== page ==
When you take in a play, concert or art show, you’re boosting the economy.
We’re going to throw some numbers at you:
It’s a $519.8 million a year industry that creates 14,342 jobs while adding $41 million to state and local tax coffers and generating $340 million in household income.
Now, what if we told you we’re not talking about industrial hog farming or nuclear waste storage, but an industry that, in addition to being a huge economic boost, actually improves our quality of life?
According to the Arts & Economic Prosperity 5 — an economic impact study recently released by Americans for the Arts — the nonprofit arts and culture sector in the state not only is keeping us entertained, but also is adding big bucks to our economy.
So this is a “thank you” to the men and women who keep these groups going and the patrons who support such endeavors, and a plea to everyone to take in a play or concert, visit an art show and, in general, enjoy the arts. It’s money well spent.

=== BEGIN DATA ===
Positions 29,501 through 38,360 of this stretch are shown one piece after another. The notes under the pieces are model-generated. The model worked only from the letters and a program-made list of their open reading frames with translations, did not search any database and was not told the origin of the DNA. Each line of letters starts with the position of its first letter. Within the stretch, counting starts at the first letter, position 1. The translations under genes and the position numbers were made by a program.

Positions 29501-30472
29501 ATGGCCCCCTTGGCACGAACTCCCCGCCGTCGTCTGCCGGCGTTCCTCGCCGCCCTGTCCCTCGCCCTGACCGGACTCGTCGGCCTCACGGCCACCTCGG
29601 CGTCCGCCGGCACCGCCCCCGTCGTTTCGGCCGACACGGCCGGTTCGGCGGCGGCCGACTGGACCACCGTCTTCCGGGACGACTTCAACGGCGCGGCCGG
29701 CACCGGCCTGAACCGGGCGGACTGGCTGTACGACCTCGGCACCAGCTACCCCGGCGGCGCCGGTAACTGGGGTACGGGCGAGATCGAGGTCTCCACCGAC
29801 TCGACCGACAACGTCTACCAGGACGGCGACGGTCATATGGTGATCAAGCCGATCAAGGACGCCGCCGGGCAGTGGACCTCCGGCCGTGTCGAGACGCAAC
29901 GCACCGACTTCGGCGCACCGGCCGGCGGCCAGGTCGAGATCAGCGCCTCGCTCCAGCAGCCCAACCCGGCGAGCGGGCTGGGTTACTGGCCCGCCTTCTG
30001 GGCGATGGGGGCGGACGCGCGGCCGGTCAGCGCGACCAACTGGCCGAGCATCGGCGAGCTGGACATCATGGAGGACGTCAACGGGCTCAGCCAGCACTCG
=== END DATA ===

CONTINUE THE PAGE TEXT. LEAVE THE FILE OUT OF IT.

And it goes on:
Of note: According to the study, in 2015, more than 14,000 people donated more than 700,000 hours to nonprofit arts and cultural organizations in the state. A special pat on the back goes out to them.
As for the economics, a lot of these arts events aren’t, in themselves, big-dollar productions. But there’s a massive ripple effect. Nonprofits spend money to make the events happen, purchasing everything from building materials to advertising to signs and programs. Patrons spend money getting to the event, grabbing some food and drinks, perhaps staying in a hotel or visiting other businesses, etc. Those dollars trickle through a local economy, providing jobs, supporting businesses and generating tax revenue.
This summer will be filled with artistic and cultural opportunities throughout the state. Show up. Spend a few bucks. Have a good time. And keep the arts economy in the state rolling along.